Item description for Sixty-Nine by Ryu Murakami & Ralph F. McCarthy...
Along with his reputation as the enfant terrible of Japanese literature, internationally-acclaimed author Ryu Murakami, one of the "two Murakamis" (along with Haruki), has acquired cult status among readers who appreciate his agile imagination, mordant prose and laser-like eye for the often-absurd details of modern life. With Sixty-Nine, available now for the first time in an English-language trade paperback, this literary bad boy steps out of character with delightful results. Here is a lighthearted, funny tale about a group of students struggling to make sense of a rapidly-changing Japan in the late 1960s. But Murakami never loses his sharply perceptive view of the world, as he tells his coming-of-age story.
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Est. Packaging Dimensions: Length: 0.5" Width: 5.75" Height: 8.5" Weight: 0.55 lbs.
Release Date Feb 17, 2006
Publisher Kodansha International
ISBN 4770030134 ISBN13 9784770030139
Availability 0 units.
More About Ryu Murakami & Ralph F. McCarthy
Ryu Murakami is the best-selling author of more than a dozen novels and the winner of Japan's prestigious literary award, the Akutagawa Prize. Many of his novels have been made into movies, including Audition. He lives in Japan.
Reviews - What do customers think about Sixty-Nine?
Funny but serious and uncondescending Dec 2, 2007
69 is one of my favorite coming-of-age stories. It contains few enough "insight moments" to remain digestible. But there is something to think about, laugh at, admire, or learn on nearly every page.
I'm not sure how much of the book is based on actual events in Murakami Ryu's life, but the story was realistic enough to keep me engaged. Murakami does a great job injecting humor into the first-person narrative, which also serves to develop the main character of Ken. There is a clear pattern: every 10 pages or so, Ken claims he did something sensible, then contradicts himself with "of course that wasn't the case. Instead, I ______."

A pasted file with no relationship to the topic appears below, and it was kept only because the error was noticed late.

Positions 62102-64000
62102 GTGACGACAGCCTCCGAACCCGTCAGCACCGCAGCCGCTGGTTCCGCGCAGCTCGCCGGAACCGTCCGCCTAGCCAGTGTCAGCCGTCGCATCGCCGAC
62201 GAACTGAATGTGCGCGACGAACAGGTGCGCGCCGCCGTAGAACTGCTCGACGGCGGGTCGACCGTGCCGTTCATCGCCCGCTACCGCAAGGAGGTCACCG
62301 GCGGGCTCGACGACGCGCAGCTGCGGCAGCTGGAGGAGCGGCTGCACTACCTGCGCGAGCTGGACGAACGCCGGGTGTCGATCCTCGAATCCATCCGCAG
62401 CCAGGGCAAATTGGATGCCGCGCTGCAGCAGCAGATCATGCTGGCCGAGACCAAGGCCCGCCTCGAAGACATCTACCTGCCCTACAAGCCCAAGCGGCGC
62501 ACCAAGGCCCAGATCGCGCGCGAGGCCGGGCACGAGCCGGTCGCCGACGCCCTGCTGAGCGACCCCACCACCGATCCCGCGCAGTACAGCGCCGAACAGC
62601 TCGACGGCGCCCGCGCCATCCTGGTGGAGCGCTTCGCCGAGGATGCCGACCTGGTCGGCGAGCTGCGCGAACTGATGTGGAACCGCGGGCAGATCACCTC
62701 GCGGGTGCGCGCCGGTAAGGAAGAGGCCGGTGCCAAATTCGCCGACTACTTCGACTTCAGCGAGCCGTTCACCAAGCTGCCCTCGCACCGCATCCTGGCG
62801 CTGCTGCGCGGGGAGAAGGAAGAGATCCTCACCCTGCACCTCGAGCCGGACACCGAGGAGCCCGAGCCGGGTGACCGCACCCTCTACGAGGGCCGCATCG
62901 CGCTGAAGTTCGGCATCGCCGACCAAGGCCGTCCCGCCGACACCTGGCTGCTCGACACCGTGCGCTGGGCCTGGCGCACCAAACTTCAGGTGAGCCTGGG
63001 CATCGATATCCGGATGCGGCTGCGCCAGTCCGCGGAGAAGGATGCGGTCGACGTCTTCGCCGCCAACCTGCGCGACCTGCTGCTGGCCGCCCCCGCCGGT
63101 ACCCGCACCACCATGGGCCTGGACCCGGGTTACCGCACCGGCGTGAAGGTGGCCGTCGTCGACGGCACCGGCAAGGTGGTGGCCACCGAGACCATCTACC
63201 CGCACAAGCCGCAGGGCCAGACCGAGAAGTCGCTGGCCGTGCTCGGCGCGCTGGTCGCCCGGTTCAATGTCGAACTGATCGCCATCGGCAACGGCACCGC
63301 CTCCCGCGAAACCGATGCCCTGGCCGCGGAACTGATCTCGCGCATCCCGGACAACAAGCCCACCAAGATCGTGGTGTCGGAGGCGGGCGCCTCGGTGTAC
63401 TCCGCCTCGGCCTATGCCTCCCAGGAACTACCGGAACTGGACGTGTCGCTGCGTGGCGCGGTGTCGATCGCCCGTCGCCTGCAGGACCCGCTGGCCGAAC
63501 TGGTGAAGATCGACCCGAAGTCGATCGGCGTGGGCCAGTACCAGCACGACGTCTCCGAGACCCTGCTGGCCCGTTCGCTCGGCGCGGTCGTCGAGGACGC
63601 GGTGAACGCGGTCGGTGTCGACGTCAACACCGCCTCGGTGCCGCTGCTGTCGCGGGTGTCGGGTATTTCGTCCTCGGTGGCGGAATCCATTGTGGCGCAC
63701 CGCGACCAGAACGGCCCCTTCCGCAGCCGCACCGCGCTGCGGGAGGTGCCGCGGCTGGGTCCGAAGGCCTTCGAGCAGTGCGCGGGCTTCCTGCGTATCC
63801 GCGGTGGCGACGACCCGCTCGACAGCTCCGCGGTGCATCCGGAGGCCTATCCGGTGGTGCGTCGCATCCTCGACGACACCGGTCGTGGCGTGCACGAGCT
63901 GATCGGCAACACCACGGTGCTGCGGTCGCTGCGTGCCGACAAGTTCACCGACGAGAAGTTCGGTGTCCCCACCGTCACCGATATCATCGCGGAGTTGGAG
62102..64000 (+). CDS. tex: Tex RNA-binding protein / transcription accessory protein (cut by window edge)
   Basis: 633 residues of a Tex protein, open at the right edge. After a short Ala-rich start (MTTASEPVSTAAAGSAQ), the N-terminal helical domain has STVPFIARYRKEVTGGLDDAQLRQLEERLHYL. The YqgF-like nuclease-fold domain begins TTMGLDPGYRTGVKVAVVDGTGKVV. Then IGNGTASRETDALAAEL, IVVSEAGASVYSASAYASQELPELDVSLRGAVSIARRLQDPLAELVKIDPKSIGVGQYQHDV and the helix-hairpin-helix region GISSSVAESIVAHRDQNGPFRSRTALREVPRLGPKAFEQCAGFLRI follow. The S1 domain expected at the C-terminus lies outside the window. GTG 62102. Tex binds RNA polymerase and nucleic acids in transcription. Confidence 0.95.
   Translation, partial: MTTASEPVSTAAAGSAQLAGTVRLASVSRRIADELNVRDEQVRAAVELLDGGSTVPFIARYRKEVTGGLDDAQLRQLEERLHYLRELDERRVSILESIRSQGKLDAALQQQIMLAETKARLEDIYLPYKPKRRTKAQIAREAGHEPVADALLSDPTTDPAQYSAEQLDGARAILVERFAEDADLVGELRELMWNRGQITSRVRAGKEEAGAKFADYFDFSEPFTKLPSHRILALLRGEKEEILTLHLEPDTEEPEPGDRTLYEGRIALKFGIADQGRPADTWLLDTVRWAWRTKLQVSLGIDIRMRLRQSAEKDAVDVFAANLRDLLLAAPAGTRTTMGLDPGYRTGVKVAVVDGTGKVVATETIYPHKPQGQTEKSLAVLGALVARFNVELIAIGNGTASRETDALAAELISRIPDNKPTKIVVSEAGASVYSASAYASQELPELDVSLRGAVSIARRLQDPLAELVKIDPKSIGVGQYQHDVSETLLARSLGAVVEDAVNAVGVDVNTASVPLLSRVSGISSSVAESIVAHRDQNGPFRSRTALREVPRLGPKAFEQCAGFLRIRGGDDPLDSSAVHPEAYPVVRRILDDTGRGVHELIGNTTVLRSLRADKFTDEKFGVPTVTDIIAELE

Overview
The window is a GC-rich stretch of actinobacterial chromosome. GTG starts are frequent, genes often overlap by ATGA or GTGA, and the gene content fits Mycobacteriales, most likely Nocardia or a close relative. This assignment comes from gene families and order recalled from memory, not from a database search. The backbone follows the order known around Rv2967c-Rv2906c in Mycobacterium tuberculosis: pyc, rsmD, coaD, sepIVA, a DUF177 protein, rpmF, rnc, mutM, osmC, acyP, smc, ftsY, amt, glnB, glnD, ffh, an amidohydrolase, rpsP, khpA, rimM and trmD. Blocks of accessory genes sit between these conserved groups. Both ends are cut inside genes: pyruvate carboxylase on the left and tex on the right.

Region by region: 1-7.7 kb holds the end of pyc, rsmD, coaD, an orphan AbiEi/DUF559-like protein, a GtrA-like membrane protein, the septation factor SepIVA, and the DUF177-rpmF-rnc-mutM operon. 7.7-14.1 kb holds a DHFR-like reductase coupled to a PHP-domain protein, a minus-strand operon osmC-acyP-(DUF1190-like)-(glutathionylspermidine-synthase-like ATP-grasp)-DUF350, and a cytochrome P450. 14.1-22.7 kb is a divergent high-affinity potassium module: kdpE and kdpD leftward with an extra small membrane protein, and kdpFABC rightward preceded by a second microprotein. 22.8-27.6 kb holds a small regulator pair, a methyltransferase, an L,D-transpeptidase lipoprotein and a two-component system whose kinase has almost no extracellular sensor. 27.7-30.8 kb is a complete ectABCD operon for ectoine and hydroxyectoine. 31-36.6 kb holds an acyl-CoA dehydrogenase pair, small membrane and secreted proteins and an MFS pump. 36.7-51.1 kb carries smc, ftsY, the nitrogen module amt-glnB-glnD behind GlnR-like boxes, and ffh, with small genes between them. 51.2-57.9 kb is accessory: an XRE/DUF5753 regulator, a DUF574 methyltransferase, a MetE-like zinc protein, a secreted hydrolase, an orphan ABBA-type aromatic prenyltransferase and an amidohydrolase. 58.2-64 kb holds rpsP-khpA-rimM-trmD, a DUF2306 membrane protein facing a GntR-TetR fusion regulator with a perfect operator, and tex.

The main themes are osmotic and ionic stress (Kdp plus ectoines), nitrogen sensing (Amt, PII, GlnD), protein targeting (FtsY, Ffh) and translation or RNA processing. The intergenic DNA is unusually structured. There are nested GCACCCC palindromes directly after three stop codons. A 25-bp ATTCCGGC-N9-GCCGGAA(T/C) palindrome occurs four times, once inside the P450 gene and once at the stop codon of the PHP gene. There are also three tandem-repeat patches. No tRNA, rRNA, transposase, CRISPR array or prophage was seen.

Without patronizing the reader, Murakami also touches on subjects like national identity, group membership and influences, Japanese culture, and social biases. Though a quick read 69, is thought-provoking and, to me, very effective in setting up several archetypal characters and subsequently refining some while showing the changes of others. As this mirrors real life - some people change while others seem to be older versions of their younger selves - the character studies in 69 are highly compelling.
I highly recommend 69, especially to those interested in Japan or fans of Murakami Haruki or Natsuo Kirino.
Power to the Imagination! Jun 3, 2006
Mention the name Ryu Murakami and there are usually visions of nihilism, self-destructive sex and drugs, and a dismal portrait of the scum-encrusted shadow world of the rebellious youth of Japan. After all, this is the author of the novel that spawned the film "Audition" and who wrote the infamous opening lines of "Coin Locker Babies," "The woman pushed on the baby's stomach and sucked its penis into her mouth; it was thinner than the American menthols she smoked..." Pure punk rock on page. No future. So, pick up a book titled "69," the fourth book translated into English by the prolific author, and your expectation is...
...anything but this. Anything but a brilliant, light-hearted, fast-paced trip through the lazy hazy days of the Summer of 69, a time of unprecedented freedom when a guy and his good buddies could throw together a band, a rock festival, and maybe a little bit of student rebellion all for the hope that the prettiest girls in school might be just a little more impressed with them and let them in on that magic secret they keep under their skirts. Don't get me wrong, this is still punk rock, but this is punk rock before it got a name, and still had the skin of innocence and the youthful sheen of tearing things down with hope for a better future. This is just fun.